" — Mario Andretti

"Here, they just go vrrrrrrrrmmm], and that's it. The car has either got it or not. So what's the input of the driver?

"What did he have, 20 percent? That's not right. It should be 50-50. Or as close to that as possible."

This year, given what they had to work with, Michael Andretti's team "did everything they possibly could," Mario said. "They unloaded fast, and they've kept it up."

Sunday, Andretti Autosport drivers will occupy three of the top four starting positions.

And in the eyes of Nonno Mario, they just might have had the most productive practice sessions of any team here.

"With five cars on the team, when they were running on a race setup, they would coordinate to go out together," Mario said. "As in NASCAR, being alone on the track doesn't teach you anything."

Even here, "You had to be in the draft, and this way you were guaranteed you had at least five cars, and then you could mix it up with others.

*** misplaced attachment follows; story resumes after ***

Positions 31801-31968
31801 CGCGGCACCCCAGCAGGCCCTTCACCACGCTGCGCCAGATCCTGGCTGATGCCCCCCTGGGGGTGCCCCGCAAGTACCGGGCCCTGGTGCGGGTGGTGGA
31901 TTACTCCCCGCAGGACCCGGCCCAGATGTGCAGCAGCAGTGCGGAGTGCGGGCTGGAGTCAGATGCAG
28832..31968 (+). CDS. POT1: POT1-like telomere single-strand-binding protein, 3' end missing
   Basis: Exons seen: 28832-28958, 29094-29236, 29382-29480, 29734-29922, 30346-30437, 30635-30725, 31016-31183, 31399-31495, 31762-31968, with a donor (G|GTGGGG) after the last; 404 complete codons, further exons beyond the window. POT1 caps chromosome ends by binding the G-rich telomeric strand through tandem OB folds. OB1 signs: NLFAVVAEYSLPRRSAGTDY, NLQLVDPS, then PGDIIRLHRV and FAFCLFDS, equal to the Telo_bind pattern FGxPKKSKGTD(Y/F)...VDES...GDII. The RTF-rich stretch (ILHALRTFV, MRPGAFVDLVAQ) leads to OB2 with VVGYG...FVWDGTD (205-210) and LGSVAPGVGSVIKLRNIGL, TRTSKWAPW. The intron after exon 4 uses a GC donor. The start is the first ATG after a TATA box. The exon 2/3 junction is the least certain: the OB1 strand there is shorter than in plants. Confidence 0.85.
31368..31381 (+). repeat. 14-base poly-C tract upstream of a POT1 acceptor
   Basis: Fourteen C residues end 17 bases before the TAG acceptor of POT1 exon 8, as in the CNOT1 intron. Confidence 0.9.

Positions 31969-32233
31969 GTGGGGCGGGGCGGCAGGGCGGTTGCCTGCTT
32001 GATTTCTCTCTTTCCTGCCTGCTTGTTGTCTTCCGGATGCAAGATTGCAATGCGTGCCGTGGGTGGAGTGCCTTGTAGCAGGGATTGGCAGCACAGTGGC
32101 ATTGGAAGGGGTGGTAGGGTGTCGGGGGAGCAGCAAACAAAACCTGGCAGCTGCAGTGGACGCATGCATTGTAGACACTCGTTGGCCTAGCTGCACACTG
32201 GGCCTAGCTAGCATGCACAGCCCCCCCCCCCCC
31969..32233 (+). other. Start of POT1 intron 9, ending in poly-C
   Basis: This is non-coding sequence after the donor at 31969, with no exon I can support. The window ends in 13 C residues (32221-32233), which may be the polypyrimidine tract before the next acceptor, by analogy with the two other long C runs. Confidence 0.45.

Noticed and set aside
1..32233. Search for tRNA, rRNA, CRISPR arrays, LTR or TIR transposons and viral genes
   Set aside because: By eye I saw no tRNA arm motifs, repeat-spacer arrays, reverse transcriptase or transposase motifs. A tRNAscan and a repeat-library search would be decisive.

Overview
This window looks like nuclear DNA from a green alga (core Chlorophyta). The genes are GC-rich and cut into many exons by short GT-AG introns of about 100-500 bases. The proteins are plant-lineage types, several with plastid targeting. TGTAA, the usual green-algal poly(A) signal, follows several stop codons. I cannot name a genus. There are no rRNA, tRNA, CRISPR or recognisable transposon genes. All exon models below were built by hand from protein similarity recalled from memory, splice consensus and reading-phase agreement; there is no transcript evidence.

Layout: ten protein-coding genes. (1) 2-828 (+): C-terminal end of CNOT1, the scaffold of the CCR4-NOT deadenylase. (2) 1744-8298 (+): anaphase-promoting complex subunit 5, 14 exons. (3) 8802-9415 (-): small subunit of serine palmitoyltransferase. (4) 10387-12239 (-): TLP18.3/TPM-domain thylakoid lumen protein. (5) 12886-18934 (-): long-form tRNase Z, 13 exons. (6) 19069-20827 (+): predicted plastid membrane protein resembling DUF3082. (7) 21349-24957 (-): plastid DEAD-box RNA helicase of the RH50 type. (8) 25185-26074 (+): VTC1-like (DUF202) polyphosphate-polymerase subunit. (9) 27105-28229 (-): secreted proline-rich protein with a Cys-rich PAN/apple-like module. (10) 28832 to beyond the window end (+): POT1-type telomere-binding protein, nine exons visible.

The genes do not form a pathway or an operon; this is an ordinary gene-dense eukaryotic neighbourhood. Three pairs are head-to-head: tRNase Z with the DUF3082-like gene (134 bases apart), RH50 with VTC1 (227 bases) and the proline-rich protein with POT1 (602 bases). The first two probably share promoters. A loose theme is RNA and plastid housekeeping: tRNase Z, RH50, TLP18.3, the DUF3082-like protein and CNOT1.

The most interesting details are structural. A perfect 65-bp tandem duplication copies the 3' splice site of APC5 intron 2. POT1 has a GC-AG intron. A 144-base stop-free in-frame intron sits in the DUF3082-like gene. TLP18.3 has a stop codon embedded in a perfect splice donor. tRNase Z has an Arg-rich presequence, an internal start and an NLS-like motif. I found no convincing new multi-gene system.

"That was huge for them, I think.

"Marco — obviously we talk — really loved that. He's got good race craft, that kid. He really knows how to race. And he was really getting a good read on the air from the other cars — what was happening, where …

"He's so happy about the car — which, you know, hopefully …"

He wouldn't finish the sentence. Too many decades of too much disappointment for that.

"I think everybody's predicting a pretty slippery situation," he said, referring to the forecast for sweltering temperatures Sunday. "But they're ready for it, as far as track conditions."

As for the group preparation, "I think it was golden. I hope it plays out."

But for now, with Marco knowing only the Andretti sting at Indy and not the Andretti triumph, does Nonno Mario bleed for his grandson? Ache for him?

He chuckled.

"Of course.

"Of course, you do." Ed Hinton ESPN.com